- Vinings Homes For Sale
- Buckhead Homes For Sale
- Private Schools
- Neighborhood Info
- Ansley Park
- Ardmore Park – Buckhead
- Argonne Forest – Buckhead
- Brandon – Buckhead
- Brookwood Hills
- Buckhead Forest
- Buckhead Village
- Castlewood – Buckhead
- Channing Valley
- Chastain Park – Buckhead
- Collier Hills – Buckhead
- Colonial Homes – Buckhead
- Garden Hills – Buckhead
- Hanover West
- Kingswood – Buckhead
- Lindbergh – Morosgo – Buckhead
- Margaret Mitchell
- Memorial Park – Buckhead
- Mt. Paran and Northside – Buckhead
- North Buckhead
- Peachtree Battle Alliance
- Peachtree Heights – Buckhead
- Peachtree Hills – Buckhead
- Peachtree Park – Buckhead
- Randall Mill – Buckhead
- Sandy Springs
- Springlake – Buckhead
- Tuxedo Park – Buckhead
- West Paces Ferry – Northside – Buckhead
- West Peachtree Battle
- Wyngate – Buckhead
- Cobb – 30339
- Fulton – 30339
- About Tina Hunsicker
- Client References
- Buyers Seeking Homes
Posts Tagged eshield
I put a new roof on my house last year and installed radiant barrier under the shingles. I can feel the difference in my upstairs rooms. Check out the article below from Chris Curles and Associates of InfraRED Home Inspections of Atlanta.
There are several ways to keep your cool when electrical bills make you a little hot under the collar during warm weather months. A cool roof lowers electrical bills and keeps a home more comfortable by reducing the amount of heat that is transferred inside. Cool roofs are designed to maintain a lower roof temperature while the sun is shining.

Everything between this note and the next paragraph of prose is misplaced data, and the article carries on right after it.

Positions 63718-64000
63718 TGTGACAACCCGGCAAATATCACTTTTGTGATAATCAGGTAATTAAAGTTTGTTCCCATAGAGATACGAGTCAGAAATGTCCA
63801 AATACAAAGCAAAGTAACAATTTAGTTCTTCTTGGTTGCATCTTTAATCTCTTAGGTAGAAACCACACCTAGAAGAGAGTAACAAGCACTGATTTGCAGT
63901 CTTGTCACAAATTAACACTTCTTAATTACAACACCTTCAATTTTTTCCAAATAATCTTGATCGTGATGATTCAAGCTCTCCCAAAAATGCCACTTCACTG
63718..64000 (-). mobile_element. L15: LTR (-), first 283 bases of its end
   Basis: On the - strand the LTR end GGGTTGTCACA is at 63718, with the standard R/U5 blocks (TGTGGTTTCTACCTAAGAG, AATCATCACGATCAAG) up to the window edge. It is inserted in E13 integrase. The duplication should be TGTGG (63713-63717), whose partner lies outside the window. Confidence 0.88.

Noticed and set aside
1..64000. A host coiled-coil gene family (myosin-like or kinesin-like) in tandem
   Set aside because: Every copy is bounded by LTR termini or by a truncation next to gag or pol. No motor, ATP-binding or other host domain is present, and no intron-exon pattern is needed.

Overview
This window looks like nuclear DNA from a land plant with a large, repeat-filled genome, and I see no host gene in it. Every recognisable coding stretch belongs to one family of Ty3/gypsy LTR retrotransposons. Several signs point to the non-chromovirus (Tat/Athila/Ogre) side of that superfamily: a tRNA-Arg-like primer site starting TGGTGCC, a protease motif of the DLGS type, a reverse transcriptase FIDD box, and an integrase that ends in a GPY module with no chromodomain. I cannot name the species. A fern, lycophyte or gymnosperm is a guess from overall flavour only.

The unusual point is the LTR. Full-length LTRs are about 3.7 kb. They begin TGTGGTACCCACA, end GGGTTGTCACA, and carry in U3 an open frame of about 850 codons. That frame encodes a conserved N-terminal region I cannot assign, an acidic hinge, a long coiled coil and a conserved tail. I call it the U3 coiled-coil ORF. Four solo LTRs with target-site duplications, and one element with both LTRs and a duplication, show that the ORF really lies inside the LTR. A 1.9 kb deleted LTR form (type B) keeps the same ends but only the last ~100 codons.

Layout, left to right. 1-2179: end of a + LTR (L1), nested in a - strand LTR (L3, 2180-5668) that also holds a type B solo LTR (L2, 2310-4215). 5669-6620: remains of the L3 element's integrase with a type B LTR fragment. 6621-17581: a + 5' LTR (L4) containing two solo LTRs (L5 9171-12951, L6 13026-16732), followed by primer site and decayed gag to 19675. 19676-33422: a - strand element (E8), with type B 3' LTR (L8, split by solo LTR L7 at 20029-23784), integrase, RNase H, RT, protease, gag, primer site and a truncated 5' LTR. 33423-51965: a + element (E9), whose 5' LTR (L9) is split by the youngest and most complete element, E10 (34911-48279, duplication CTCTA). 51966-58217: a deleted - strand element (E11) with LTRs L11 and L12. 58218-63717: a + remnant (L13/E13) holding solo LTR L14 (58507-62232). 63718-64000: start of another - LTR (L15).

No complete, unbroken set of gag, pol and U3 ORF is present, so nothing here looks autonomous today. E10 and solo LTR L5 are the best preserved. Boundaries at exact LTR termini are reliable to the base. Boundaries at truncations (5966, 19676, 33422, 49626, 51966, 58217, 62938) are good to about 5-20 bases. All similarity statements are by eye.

There are a number of ways a cool roof can be created, including the installation of radiant barriers within the attic as well as radiant shingles on top of the roof.
Radiant heat travels in a line and heats anything solid within its path. When the sun heats a roof, it is the sun’s radiant energy that makes the roof hot. A large portion of this heat is conducted through roofing materials to the attic side of the roof. The hot roof material further radiates the heat energy onto the cooler attic surfaces, including the air ducts and the attic floor. This heat will continue to be conducted down through a home’s walls and ceilings into the rooms below.